Cornell University Johnson at Cornell University


Tom Dyckman: Scholar, educator, leader

By Jay Wrolstad

Professor Emeritus Tom Dyckman today
You'd be hard-pressed to find a person who's done more for the Johnson School during his tenure than Thomas "Tom" Dyckman. Among the many hats he's worn are those of professor, associate dean, acting dean, accounting research specialist, and textbook author – and he has handled each with aplomb over the course of his 45 years at the school.

Dyckman arrived at Cornell in 1964 as an accounting professor whose interest in number crunching extended well beyond the classroom to include how human behavior affects accounting policy and investment decisions. "I chose to work at Cornell because there is good balance between teaching and research at the business school," he says.

As the Ann Whitney Olin Professor of Accounting for nearly 30 years, Dyckman left a lasting impression on scores of Johnson School MBA graduates. "I love an audience," he says with a small laugh, noting that his lectures are frequently peppered with anecdotes that keep the messages fresh. "It's very satisfying to help students grasp important ideas and then see them go out and be successful."

Dyckman, who retired at the end of 2006, also left his mark as an administrator, using his role as associate dean to help the faculty do their jobs better through initiatives such as the Support for Teaching and Research (STAR) grants awarded to individual instructors.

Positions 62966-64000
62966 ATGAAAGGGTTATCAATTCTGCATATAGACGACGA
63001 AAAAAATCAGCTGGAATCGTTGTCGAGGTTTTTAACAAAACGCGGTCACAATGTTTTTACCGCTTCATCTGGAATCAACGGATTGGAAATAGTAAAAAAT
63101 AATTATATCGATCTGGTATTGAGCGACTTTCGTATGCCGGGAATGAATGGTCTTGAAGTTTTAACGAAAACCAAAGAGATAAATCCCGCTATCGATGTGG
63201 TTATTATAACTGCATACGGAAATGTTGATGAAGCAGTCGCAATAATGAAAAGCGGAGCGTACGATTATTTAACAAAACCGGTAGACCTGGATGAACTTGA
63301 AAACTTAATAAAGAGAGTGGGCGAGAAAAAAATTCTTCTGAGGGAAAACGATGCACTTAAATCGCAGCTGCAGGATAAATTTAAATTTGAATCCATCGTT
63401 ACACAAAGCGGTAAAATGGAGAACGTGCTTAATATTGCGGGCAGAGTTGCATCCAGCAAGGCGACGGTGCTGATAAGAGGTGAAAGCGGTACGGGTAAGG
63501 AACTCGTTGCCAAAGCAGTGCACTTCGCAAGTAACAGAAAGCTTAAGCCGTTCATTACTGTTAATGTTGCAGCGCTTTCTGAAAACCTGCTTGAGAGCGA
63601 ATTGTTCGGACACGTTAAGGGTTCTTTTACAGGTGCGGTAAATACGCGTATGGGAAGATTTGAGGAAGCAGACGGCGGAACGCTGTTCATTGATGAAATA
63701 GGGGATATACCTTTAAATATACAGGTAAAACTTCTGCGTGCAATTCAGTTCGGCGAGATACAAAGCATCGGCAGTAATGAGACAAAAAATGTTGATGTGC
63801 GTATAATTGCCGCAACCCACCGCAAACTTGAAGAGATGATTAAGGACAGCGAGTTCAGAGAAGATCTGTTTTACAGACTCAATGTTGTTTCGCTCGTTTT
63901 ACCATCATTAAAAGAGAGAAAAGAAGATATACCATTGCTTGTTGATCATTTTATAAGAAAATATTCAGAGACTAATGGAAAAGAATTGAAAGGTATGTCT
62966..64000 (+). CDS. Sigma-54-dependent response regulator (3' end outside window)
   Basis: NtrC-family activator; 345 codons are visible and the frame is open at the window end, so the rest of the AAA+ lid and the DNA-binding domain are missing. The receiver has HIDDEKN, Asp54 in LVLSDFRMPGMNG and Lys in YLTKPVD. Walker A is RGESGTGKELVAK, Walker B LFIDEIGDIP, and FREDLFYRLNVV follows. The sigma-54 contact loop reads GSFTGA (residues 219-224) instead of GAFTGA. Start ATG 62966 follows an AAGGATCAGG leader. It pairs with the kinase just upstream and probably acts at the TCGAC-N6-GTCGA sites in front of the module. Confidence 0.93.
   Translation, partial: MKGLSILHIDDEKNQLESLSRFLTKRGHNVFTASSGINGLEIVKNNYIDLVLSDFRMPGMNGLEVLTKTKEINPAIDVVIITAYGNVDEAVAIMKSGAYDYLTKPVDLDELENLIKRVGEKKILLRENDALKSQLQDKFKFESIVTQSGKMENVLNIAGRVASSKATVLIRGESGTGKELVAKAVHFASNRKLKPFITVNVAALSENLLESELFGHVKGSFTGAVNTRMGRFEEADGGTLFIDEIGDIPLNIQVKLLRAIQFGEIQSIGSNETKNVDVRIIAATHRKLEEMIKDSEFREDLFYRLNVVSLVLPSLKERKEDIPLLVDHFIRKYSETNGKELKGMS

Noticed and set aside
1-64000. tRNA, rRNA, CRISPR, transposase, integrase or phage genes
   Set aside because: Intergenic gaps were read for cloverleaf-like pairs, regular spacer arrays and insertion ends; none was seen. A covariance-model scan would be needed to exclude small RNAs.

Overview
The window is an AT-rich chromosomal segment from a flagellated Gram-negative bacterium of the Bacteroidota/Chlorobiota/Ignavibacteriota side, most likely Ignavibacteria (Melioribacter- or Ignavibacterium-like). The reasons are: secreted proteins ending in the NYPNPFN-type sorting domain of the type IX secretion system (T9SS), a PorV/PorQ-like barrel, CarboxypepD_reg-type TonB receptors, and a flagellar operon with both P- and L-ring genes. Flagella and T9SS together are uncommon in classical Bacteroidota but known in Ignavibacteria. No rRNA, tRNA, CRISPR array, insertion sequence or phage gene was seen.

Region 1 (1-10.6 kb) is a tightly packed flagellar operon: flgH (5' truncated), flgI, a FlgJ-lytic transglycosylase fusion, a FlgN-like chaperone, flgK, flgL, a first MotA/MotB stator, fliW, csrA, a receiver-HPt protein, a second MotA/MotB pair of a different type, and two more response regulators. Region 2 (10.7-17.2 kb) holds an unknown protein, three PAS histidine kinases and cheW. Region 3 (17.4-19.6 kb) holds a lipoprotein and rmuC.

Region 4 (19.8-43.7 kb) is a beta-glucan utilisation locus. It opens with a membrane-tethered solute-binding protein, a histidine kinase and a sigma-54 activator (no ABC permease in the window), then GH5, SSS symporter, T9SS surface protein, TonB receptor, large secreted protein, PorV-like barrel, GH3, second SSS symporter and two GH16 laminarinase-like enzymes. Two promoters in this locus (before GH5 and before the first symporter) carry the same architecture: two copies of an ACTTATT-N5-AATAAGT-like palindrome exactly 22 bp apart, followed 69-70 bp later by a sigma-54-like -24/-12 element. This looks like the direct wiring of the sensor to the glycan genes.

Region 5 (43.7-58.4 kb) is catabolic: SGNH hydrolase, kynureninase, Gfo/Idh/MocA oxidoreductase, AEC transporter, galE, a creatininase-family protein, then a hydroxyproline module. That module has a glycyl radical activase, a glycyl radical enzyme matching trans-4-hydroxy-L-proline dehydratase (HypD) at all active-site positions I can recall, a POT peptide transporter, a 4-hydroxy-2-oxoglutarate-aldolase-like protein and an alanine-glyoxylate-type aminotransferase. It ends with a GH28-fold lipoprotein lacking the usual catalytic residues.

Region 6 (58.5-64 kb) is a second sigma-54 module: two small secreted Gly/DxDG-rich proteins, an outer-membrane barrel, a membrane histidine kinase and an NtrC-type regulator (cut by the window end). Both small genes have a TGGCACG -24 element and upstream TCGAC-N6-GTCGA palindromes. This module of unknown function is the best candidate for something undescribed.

Professor Tom Dyckman teaching at the Johnson School in 1966.
Professor Tom Dyckman teaching at the Johnson School in 1966...
"Tom is outstanding in all respects – research, teaching, and service to the university," says Joe Thomas, associate dean for academic affairs and Nicholas H. Noyes Professor of Business Administration.

Perhaps Dyckman's biggest contribution to the school was serving two stints as acting dean (1994-95 and 1996-97) during the search to replace former Dean Alan G. Merten. "I did not want it to be a permanent position; I was more interested in moving the school forward," Dyckman says. A particular challenge during this period was responding to the Johnson School's ranking among graduate business schools in Business Week, which had fallen from 15th to 18th place.

While these rankings are subjective, Dyckman notes, they do send a message to prospective students. "I brought a lot of people together – faculty, administrators, and students – to address the situation," he recalls. "We were able to add the Parker Center and we started an immersion program for students." Within two years the ranking rose to eighth place.

Tom Dyckman in 1975 1975...
"Tom did an exceptional job as acting dean, always acting as if the school was the main focus of his efforts," says Thomas, who worked with Dyckman for four decades. "The effort he put into improving our business school ranking, getting everyone involved in pushing the school in a new direction, was a signal achievement."
Dyckman's legacy lives on at the Johnson School with the establishment of the Thomas R. Dyckman Graduate Fellowship. It is just the latest in a long list of honors that includes the American Institute of
Tom Dyckman in 1985
...and in his office in 1985.
Certified Public Accountants' Outstanding Accounting Literature Award in 1966 and 1978, the American Accounting Association's Outstanding Educator Award in 1987, and the Stephen Russell Distinguished Teaching Award in 1994.

"I enjoyed all of the things I was able to do at Cornell," Dyckman says. "The quality of the faculty now is at an all-time high, and so is the quality of the student body."